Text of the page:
Installed in 1986 in the Louis XV wing of the Château de Fontainebleau, the Napoleon I Museum aims to “present the First Empire in its many facets” through a collection of more than 3000 works, combining the concepts of both “historical charge and decorative function”. Paintings or sculptures, portraits, weapons, artefacts, drawings or archival documents allow us to retrace the Emperor’s dazzling career while testifying to the splendour of the cultural and artistic life of this period when creativity was in the service of the glory of the Empire. Born out of the donation made out by Prince and Princess Napoleon in 1979, then completed in 1988, the museum’s Napoleon collection has been considerably enriched in recent years, making it necessary to revamp the museum.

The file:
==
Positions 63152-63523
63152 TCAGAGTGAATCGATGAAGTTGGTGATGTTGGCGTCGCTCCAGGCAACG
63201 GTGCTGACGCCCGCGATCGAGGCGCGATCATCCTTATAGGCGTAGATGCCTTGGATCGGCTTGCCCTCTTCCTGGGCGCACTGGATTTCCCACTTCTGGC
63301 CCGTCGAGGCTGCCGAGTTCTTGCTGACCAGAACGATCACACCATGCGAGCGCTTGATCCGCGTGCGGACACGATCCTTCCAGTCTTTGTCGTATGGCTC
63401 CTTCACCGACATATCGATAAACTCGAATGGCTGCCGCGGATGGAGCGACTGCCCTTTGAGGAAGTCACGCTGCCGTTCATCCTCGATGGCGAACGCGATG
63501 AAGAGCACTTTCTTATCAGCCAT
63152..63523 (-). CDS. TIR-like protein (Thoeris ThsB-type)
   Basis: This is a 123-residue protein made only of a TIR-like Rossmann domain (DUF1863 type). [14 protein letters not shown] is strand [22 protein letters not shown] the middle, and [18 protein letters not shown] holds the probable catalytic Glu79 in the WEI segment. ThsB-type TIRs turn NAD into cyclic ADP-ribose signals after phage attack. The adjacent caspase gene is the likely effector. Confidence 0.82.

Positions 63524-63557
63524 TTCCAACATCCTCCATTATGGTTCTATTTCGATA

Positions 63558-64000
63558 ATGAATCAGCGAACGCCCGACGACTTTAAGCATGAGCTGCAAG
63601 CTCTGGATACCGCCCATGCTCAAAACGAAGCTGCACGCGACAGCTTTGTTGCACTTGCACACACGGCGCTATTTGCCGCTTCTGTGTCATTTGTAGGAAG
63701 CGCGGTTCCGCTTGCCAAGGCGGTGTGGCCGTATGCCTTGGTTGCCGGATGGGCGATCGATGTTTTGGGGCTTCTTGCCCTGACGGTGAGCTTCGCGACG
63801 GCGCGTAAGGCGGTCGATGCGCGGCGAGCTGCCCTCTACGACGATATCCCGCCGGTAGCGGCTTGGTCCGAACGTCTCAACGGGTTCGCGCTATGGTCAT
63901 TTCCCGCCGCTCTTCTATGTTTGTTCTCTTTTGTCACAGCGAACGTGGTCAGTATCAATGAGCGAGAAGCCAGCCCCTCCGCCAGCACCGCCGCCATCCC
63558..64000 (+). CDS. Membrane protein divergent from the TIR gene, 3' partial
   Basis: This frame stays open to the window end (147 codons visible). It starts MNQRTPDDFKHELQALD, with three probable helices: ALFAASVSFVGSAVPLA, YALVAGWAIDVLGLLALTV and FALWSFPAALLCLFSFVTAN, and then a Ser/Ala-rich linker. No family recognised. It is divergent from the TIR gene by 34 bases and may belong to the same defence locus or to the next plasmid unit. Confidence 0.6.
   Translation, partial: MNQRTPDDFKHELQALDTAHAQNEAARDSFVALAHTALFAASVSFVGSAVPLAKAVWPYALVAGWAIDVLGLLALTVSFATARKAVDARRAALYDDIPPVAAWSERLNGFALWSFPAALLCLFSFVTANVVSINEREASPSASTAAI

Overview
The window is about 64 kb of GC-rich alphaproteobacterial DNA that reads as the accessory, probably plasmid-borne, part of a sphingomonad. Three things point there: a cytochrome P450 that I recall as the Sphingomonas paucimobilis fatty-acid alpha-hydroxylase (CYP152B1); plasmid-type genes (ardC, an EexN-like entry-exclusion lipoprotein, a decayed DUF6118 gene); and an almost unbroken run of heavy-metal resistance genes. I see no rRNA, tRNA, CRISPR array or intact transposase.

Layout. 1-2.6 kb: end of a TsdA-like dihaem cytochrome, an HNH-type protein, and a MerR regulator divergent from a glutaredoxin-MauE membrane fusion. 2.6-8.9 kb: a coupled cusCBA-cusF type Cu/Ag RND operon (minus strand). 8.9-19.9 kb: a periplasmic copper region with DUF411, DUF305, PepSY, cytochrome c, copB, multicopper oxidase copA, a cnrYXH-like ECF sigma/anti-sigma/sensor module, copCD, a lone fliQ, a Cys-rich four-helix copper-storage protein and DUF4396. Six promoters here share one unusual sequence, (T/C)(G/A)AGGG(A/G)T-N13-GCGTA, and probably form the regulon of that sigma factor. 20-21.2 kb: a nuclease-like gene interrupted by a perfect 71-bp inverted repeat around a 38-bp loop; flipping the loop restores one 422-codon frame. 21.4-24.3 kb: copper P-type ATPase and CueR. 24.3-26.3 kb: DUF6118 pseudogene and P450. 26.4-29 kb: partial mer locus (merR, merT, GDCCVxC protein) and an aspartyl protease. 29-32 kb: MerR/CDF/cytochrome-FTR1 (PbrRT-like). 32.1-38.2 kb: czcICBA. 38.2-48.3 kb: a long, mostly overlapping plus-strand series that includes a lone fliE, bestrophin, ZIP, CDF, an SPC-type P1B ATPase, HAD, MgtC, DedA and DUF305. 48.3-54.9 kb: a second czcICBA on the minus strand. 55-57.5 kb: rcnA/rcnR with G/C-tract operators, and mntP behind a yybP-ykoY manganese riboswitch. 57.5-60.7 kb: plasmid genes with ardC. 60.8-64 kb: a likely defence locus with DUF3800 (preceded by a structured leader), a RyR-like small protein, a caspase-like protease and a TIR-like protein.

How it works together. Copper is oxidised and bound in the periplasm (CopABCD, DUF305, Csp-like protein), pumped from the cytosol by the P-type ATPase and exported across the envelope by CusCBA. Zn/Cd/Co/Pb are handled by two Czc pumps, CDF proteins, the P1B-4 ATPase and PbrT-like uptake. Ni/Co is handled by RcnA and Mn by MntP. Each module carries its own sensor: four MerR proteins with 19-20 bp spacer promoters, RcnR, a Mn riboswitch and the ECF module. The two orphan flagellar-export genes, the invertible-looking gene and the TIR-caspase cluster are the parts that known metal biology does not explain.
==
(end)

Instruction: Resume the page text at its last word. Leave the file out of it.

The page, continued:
In a new museographical layout, recent acquisitions will notably be the subject of a special presentation. In this way, the public will be able to admire the “cabaret” of the princesses of the Imperial family, a service made from Sevres porcelain (classified as a national treasure and acquired, with four other lots, thanks to a public subscription), an ivory miniature by Jean-Baptiste Isabey representing the King of Rome. Among the must-see items in the museum’s collection is also the gold bay leaf from Napoleon’s coronation regalia, another rare example of which has just been auctioned off for the extraordinary sum of €625,000, but also a portrait of Empress Josephine in costume dress by François Gérard, made around 1807-1808, or indeed the large Etruscan vase decorated with scenes of Napoleon thaumaturge by Pierre-Nolasque Bergeret.